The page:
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Uncorking New Zealand


New Zealand’s North and South Islands are collectively the size of California, which is barely big enough to contain the nation’s impressive collection of mammoth glaciers, rain forests, towering mountains, pristine beaches, and active volcanoes. And somehow, amongst these colossal swathes of natural beauty, those crafty Kiwis found enough space to fit in 400 wineries, much to the satisfaction of wine lovers worldwide.


The island nation in the south, South Pacific has been producing wines since the late 1700s, but the country’s geographic isolation has kept its prized Pinots and remarkable Rieslings under wraps. That all changed in 1985 when Cloudy Bay released a Sauvignon Blanc that captured the world’s attention.

New Zealand winemakers have not looked back since, making the most of their unique combination of volcanic soil and sunny climate to produce a variety of varietals not only of superior quality, but also that taste distinctly different than the same style of wines made elsewhere. In addition to Sauvignon Blanc, New Zealand producers have mastered a number of cool weather whites, including Chardonnay, Riesling, Gewurztraminer, and Pinot Gris. Red wine lovers should not fear, for Syrah is growing in popularity, while the Pinot Noir is becoming the country’s second most loved vino after Sauvignon Blanc.

New Zealand wineries are found on both the North and South Island, so wine lovers can cover most of the country, sip to sip from tip to tip, on a self-guided car trip, or an organized wine tour. Either way, you will enjoy world-class wines with famous winemakers, stunning and diverse scenery, and the Kiwi’s own take on Pacific rim cuisine that’s gaining as much popularity as their wines.


Numerous wine tours exist of different durations and luxury, so choosing one may depend on your preference for an individual vintner or style. But if you simply want to sample a wide variety of the very best from both islands, you should aim for these four key regions: Waiheke Island, Hawkes Bay, Marlborough, and Central Otago.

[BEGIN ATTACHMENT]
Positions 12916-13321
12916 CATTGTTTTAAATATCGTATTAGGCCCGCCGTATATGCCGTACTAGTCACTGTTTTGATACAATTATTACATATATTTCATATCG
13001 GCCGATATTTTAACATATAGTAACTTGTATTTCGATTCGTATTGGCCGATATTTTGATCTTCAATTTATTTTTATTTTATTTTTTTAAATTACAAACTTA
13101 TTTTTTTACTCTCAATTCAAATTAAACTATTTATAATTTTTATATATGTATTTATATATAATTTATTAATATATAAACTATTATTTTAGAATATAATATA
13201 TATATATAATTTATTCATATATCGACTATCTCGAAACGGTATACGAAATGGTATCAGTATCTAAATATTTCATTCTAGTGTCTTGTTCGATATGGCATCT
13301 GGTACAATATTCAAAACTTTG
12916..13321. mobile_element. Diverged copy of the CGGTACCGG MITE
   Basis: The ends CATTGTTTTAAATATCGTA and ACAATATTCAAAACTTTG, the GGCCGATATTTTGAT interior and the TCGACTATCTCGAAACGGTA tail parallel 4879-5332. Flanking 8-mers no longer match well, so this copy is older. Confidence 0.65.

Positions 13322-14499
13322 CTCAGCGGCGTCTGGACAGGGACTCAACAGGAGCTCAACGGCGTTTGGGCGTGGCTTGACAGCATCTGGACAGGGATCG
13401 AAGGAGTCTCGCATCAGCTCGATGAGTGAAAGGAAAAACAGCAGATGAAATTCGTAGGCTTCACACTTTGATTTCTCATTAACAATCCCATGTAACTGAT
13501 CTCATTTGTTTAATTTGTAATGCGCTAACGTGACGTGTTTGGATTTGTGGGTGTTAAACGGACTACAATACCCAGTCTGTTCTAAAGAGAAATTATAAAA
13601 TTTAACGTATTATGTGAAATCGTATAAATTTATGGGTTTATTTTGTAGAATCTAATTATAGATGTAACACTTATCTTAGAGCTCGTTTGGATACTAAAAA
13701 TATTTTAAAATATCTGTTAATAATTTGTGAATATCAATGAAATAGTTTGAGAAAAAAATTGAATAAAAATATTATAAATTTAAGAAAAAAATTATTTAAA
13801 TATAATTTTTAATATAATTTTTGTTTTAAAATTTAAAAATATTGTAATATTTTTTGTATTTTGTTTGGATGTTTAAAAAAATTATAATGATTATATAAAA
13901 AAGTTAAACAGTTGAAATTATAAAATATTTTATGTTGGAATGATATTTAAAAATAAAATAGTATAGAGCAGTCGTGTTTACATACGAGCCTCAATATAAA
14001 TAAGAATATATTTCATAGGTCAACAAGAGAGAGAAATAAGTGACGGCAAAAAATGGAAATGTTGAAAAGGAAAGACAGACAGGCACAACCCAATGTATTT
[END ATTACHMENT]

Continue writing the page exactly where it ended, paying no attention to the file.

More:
Your tour starts soon after your plane lands in Auckland, where you will take a short boat ride to the “Island Suburb” of Waiheke Island. Due to its sheltered position in the Hauraki Gulf, Waiheke’s climate is sunny and dry, especially during the critical grape-ripening period. Known to many as the Bordeaux of the South Pacific, Waiheke has more than 30 wineries nestled in its lush valleys, many of which concentrate on making complex reds that regularly win awards all over the world.


Your next tasting target is further down the coast of the North Island—legendary Hawkes Bay, a sun-drenched land home to 40 wineries. Oenophiles are drawn to Hawke’s Bay for its limited-edition wines, cheese rooms, culinary schools, and wine museums. If that’s not enough, you can also tour art deco architecture in Napier, a city reborn after an earthquake and fire leveled it in 1931, and climb Te Mata Peak for a stunning view of the green-carpeted landscape.

At the southern end of the island, amid spectacular alpine scenery, is Central Otago, the world’s southernmost winemaking region. The nation’s best Pinot Noir is grown in Otago in vineyards planted up to 400 meters above sea level. Several wine trails can be found throughout the region, even one near Queenstown that lets you sample wines in New Zealand’s largest underground wine cave.


Wine caves or sunny bays, there are hundreds of unforgettable locales to sample hundreds of unforgettable wines throughout New Zealand. To add unforgettable travel plans to that equation, contact a trusted travel agent. Agents are skilled and experienced professionals who can add the extraordinary to your journey, like a hot air balloon ride over a glacier or a tour of beautiful Christchurch, giving you a well-balanced vacation filled with your destination’s very best.


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